Vandals damage Sail MV boats and boathouse

Vandals damage Sail MV boats and boathouse

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Sail Martha’s Vineyard, the Island’s nonprofit youth sailing program, has been the victim of repeated vandalism at its boathouse headquarters on Lagoon Pond in Oak Bluffs. This week, the program installed surveillance cameras and motion detection lighting to deter vandals who have already caused more than $9,000 in damages, director Brock Callen said.

The program is housed at the town’s Sailing Camp facility in a wooded area off Barnes Road. Mr. Callen said a long series of weekend vandalism incidents escalated on the weekend of July 31 through August 2, when someone broke into a locked storage facility, removed gasoline, and dumped it around several structures.

“That’s getting too close to the edge for me,” Mr. Callen said. “They literally tore the doors off our flammables shed, proceeded to dump it all over one end of the boathouse, around that shed, and around the porta potty. They’ve taken it to a new level, where the expense is such that we’ve got to take a more aggressive stance.”

Oak Bluffs police say they have kept a closer watch on the camp since June, when the vandalism was first reported. The boathouse is located on the shore of Lagoon Pond, down a narrow dirt road from the Sailing Camp main building.

Lieutenant Tim Williamson said evening and midnight shift officers check the area as often as possible. “It’s a very difficult area to patrol,” said Lt. Williamson. “You don’t just drive down there. Where we are very short-staffed, there are times we don’t get down there.”

Sergeant Michael Marchand said Sail MV is taking the right steps to prevent vandalism. “They have some really good ideas to keep this from happening again, or if it does happen, to catch them,” Sgt. Marchand said.

Mr. Callen said police have done what they can, but he knows it is a difficult assignment for the department. “I understand it’s a limited force,” Mr. Callen said. “It’s a busy town, and we’re kind of off the beaten path. What is going to solve the problem are the surveillance cameras. They’re 24/7, with recordings that can be preserved for two weeks.”

Busted boats

The non-profit Sail MV provides summer sailing programs for more than 200 young sailors from age eight to 18, as well as a variety of other sailing programs, instruction, and events for adults throughout the year. Mr. Callen said the vandalism at the Sailing Camp boathouse began last summer, and continued when the program resumed this summer. One troubling incident involved one of the outboard motor boats used to supervise instruction, carry equipment, and respond to sailors who need help.

“One of the Whalers, they tied it to a stake on the beach, started it, put it into reverse, basically it excavated a hole four feet deep under the propeller until it ran out of gas,” Mr. Callen said.

He said vandalism to Sail MV’s fleet of six 420′s, the 14-foot racing boats used by more advanced sailors, reduced the fleet to just four boats last week. He has since repaired another boat, so five boats are now available.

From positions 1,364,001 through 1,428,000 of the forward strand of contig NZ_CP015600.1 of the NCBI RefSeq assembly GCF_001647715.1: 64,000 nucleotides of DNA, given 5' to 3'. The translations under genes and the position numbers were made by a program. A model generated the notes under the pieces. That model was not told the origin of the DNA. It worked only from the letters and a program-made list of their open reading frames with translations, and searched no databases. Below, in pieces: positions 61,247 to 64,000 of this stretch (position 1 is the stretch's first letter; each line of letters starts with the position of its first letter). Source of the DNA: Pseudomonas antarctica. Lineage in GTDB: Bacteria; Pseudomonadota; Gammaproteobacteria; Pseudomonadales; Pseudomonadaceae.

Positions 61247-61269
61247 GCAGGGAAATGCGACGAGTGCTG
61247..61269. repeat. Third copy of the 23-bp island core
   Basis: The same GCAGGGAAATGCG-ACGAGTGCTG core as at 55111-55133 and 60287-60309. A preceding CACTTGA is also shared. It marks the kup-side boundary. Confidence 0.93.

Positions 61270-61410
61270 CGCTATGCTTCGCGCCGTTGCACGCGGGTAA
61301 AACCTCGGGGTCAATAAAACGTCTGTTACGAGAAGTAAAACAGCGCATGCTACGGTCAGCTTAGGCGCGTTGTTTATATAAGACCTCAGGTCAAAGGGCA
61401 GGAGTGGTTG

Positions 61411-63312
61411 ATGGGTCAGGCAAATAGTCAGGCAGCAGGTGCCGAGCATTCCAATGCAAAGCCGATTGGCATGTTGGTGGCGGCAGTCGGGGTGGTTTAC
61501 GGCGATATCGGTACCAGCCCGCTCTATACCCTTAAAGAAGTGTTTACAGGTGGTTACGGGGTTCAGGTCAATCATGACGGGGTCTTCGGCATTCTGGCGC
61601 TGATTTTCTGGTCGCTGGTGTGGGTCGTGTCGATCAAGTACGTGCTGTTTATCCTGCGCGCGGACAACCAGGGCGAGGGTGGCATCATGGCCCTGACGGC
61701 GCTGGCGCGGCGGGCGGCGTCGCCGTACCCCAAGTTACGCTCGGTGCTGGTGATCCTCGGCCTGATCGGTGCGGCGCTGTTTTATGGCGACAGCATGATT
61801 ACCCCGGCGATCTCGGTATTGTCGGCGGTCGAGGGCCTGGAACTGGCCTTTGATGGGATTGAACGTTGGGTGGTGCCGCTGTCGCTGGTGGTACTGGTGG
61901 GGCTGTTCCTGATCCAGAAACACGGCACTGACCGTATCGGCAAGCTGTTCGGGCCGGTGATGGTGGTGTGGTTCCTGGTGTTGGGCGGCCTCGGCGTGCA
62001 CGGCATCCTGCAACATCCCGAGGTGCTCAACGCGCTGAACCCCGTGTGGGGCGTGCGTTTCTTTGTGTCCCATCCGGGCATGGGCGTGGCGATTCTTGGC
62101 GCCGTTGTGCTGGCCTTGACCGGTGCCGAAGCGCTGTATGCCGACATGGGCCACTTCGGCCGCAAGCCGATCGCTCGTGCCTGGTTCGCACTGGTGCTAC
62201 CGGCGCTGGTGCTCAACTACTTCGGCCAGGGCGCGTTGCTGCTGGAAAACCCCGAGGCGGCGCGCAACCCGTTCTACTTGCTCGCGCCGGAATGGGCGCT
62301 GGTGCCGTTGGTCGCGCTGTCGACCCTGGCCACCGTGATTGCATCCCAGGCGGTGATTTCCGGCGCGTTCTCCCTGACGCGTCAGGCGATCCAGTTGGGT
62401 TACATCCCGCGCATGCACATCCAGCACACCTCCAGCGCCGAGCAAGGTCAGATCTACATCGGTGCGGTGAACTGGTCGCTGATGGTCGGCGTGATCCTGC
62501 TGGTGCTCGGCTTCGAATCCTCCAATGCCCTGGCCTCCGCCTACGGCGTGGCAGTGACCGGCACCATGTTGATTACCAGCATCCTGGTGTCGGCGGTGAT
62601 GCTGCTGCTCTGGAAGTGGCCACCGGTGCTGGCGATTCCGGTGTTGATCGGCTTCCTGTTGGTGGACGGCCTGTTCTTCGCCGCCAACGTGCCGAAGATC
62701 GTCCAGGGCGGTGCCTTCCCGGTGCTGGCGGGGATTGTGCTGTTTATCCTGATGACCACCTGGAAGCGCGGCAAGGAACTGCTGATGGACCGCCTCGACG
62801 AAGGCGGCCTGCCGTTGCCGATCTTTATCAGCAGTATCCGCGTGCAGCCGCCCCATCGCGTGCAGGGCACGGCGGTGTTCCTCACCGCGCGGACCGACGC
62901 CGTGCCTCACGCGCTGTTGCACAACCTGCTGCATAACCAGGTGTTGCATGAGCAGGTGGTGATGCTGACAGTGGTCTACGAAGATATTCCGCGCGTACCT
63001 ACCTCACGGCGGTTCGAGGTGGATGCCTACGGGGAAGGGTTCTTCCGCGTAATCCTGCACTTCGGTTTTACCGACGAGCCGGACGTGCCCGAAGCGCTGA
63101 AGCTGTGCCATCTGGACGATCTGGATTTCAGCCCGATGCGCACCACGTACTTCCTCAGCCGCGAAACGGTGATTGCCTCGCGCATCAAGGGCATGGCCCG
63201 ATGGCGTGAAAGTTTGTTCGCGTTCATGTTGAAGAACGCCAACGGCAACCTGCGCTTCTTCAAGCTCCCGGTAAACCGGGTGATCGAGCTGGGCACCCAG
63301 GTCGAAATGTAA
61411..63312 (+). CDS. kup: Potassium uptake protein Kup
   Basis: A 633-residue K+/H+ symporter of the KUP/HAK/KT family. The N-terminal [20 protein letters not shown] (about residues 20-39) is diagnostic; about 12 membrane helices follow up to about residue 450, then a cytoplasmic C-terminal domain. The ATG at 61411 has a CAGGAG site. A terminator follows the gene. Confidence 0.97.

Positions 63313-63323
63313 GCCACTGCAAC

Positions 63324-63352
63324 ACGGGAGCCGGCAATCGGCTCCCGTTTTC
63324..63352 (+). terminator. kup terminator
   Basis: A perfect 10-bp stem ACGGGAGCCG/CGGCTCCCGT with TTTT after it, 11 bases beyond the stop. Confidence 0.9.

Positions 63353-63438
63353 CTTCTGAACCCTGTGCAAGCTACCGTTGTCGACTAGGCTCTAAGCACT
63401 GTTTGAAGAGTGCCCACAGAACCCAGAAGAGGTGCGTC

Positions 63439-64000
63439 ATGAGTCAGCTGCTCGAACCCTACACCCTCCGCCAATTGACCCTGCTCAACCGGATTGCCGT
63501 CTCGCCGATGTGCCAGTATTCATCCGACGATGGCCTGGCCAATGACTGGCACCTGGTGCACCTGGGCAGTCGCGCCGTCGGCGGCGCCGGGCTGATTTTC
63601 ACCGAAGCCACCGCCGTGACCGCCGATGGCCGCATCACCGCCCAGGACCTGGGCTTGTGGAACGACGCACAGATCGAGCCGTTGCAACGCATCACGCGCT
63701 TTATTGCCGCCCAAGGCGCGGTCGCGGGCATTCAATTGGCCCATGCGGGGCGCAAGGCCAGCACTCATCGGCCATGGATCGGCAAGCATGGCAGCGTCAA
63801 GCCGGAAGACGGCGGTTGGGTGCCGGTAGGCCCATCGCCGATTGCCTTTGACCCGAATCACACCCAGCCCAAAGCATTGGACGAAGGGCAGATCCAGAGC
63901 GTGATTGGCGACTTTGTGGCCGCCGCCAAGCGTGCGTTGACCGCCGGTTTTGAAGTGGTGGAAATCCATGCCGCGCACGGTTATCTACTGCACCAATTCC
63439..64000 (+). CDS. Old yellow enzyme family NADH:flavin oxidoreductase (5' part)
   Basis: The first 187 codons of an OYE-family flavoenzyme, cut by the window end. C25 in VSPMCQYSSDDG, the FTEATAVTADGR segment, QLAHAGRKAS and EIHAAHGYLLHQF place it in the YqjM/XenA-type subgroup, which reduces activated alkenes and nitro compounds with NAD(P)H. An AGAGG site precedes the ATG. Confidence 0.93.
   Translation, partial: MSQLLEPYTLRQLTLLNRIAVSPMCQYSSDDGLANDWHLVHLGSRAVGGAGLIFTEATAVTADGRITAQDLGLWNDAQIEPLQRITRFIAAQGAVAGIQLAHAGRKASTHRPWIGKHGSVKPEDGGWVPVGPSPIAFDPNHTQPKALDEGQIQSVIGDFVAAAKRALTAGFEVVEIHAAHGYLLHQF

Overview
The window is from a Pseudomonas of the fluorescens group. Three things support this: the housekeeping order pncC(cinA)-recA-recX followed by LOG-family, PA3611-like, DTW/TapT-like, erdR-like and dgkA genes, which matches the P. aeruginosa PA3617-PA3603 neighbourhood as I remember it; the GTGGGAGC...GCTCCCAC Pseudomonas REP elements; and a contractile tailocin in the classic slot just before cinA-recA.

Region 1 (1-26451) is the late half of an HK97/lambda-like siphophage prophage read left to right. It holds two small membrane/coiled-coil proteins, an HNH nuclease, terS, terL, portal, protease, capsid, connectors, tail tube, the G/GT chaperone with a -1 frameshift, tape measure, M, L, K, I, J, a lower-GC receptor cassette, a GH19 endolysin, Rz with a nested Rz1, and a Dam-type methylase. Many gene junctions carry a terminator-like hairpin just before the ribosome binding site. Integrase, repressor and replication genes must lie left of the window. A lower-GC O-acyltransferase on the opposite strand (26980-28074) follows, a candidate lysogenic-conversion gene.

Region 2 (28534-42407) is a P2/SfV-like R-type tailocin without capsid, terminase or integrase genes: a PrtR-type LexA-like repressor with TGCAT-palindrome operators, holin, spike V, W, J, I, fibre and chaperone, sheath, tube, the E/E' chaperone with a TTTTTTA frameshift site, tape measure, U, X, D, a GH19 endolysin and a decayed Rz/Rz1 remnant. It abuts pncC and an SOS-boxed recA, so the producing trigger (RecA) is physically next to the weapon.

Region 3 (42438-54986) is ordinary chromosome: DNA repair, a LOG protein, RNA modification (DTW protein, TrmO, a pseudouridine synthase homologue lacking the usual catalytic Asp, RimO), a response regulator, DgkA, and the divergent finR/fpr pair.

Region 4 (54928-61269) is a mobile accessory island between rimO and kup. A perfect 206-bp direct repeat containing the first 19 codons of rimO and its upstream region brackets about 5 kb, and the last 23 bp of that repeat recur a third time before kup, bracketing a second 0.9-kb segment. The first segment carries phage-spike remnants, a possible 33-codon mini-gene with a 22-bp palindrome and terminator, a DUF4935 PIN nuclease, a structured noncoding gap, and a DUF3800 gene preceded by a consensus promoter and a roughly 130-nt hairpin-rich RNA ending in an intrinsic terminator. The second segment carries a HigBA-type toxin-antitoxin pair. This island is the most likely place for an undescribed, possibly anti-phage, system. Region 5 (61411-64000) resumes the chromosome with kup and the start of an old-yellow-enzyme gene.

“We’re maxed out, we’ve got waiting lists for everything,” Mr. Callen said. “When you lose a boat it has an immediate impact.”

Other vandalism includes stolen tillers and rudders, destroyed fittings, and floating docks set adrift in Lagoon Pond, and damage to buildings and equipment on shore.

The rudder, tiller, and tiller extension assembly for the 420 costs more than $600, according to Mr. Callen. Replacing a gooseneck fitting takes more than two hours of time, and $70 worth of hardware.

Changing Island

The 420′s were stored on a floating dock off the shoreline, with all of their equipment aboard. Power boats were stored on moorings with keys left aboard.

“The Vineyard is changing,” Mr. Callen said. “Certainly we could have taken the keys out, certainly we could have taken the tillers out.” He said removing the equipment, however, creates its own problems. “If you pulled keys every time, you’d end up losing more of them,” Mr. Callen said. “Those rudders get put in the boathouse, the kids take them out, they are getting whacked two to three times a day. We can better maintain the equipment by leaving it on the boats. That can’t happen anymore. Now the equipment comes ashore every evening, and the outboard engines are disabled. ”

Malice or mayhem?

The Oak Bluffs conservation commission manages the Sailing Camp. “We can’t believe anyone would target Sail MV,” commission chairman Joan Hughes said. “This last routine where they really destroyed boats, and sprayed gasoline on the ground, is really beyond vandalism.”

A caretaker lives on the grounds, on the opposite end of the property from the Sail MV boathouse. Ms. Hughes said the caretaker couldn’t watch the boathouse at all hours. “It’s a very difficult thing,” Ms. Hughes said. “Getting down that road and around the corner takes serious effort. We don’t know when this is happening. You can’t hear anything.”

Based on reports from others who have observed young people around the boathouse at night, Mr. Callen believes the vandalism is the work of malicious teenagers, not someone who has a grudge against Sail MV. “We happen to be at the wrong place,” Mr. Callen said. “It’s a hangout for a certain age group of kids at night. Sooner or later they’re going to make a stupid mistake, or they’re going to brag about it in the wrong place.”

Mr. Callen said Sail MV is fully insured, but has not yet filed any claims to recover the cost of the vandalized equipment. He is concerned that if claims are filed, the nonprofit organization’s premium costs will rise. The board of directors must decide soon whether to file insurance claims.